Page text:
main :: IO ()
main = CM.forM_ ["example", "input"] $ \fn -> do
    f <- readFile fn
    let inp = readInput f
        ans = solve inp
    print $ (fn, ans)

Error handling is virtually non-existent. Efficiency (list sorting instead of using something like Data.Set) is probably crippled in favour of smaller code length.


The 1-7 problems looked too simple and I gave rust a try starting from problem 8.

My rust background is tiny: I read a few rust books before but never tried writing anything more than a hello world. AoC set of challenges looked like a good opportunity to get used to syntax and some basics of it’s standard library.

Here is my solution for Problem 8 part 1 and my first “non-trivial” rust program:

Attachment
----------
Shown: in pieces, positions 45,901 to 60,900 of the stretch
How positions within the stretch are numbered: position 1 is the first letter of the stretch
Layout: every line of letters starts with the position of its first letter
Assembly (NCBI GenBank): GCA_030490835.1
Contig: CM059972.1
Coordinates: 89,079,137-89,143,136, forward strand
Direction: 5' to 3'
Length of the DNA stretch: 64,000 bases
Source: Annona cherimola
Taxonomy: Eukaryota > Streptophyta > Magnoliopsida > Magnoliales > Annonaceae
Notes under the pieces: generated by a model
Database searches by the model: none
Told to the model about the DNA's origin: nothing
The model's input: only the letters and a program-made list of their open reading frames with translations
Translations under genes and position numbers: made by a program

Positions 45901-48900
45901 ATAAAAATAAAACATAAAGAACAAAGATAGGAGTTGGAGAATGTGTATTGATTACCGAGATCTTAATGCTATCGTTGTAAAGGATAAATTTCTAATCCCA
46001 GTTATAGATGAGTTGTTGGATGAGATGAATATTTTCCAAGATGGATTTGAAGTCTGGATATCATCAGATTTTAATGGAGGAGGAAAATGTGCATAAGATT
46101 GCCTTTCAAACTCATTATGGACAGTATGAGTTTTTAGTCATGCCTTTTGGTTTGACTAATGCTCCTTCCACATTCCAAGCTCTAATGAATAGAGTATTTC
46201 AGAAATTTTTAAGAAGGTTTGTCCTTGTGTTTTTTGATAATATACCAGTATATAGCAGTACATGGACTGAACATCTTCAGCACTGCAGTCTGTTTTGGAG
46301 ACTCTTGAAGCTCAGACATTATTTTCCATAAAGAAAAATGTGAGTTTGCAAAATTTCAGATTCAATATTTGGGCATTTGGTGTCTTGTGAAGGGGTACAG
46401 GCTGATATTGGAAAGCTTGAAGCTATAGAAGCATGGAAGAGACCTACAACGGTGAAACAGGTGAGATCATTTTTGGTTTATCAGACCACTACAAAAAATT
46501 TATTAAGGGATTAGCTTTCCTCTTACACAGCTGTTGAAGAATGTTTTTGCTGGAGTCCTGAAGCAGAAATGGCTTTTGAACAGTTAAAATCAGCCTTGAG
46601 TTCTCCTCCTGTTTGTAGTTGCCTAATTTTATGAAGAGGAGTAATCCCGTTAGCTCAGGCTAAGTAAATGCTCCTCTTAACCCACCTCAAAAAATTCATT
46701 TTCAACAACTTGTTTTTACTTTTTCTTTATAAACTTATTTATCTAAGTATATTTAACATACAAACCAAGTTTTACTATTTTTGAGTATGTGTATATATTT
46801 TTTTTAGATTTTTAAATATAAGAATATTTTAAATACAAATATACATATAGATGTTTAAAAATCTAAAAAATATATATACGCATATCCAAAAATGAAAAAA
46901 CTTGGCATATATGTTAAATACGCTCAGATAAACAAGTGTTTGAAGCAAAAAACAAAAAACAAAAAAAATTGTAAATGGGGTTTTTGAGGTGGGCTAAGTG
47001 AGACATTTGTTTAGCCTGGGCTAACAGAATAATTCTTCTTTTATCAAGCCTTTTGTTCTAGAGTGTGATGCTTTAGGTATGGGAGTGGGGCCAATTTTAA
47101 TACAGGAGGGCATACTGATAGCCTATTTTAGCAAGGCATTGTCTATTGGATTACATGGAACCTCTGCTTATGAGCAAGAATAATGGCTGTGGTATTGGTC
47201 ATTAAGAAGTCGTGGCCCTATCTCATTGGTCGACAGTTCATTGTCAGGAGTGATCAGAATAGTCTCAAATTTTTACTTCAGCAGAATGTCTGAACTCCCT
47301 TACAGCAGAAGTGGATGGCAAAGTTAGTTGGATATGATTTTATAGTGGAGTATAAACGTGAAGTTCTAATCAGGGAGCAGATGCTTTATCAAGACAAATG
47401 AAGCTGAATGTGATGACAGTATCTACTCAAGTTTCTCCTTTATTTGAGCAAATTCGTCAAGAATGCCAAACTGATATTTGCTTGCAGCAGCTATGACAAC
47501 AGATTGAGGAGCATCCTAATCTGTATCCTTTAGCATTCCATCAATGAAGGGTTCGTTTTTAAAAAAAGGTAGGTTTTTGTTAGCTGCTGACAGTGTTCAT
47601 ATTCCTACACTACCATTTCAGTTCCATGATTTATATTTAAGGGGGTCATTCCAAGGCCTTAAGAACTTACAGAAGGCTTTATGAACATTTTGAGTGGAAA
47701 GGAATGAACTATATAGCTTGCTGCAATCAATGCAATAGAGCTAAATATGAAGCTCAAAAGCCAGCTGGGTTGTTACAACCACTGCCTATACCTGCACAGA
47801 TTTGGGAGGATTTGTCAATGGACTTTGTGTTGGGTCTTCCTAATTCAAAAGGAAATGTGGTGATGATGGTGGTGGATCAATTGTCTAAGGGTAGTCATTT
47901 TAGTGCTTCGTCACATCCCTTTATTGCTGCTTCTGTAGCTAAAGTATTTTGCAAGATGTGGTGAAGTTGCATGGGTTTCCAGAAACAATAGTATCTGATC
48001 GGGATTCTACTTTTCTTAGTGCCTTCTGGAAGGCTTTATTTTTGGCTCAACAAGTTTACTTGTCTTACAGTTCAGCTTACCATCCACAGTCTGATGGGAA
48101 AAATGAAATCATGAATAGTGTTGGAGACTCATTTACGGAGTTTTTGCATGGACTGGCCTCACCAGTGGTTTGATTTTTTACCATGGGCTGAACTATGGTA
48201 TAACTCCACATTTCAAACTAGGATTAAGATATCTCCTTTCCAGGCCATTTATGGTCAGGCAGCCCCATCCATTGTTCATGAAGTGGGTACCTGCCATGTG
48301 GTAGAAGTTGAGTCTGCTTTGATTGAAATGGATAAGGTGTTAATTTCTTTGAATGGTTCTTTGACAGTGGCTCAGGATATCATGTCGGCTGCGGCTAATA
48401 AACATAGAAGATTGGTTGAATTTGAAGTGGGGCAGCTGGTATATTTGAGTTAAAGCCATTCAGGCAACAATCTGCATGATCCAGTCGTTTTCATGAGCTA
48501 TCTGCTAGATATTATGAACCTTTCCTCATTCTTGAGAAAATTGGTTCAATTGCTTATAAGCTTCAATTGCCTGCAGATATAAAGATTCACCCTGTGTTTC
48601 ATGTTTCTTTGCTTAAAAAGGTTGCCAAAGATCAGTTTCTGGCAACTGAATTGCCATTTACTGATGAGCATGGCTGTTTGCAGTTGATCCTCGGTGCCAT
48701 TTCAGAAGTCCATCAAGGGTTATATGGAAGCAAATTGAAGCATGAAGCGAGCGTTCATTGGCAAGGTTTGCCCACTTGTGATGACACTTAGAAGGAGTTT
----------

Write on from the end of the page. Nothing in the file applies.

use std::{*, fs::*, io::*};

fn get_input(input_file: &str) -> Vec<Vec<String>> {
    let r = BufReader::new(File::open(input_file).unwrap());

    return r.lines().map(|l|
         .split(' ')
         .map(|s| String::from(s))
         .skip_while(|e| e != "|").skip(1)

fn main() {
    for input_file in ["example", "input"] {
        let input = get_input(input_file);

        let ans = input.into_iter()
        println!("{}: {}", input_file, ans);

Rust certainly has a feel of haskell at least when it comes to chaining operations on sequences. It’s non-idiomatic in absent error handling, inefficient in terms of excessive lifetimes for temporaries. But look quite readable.

rust resources

To get more familiarity with the language I reread and used extensively to look up useful helper in a standard library.

rust REPL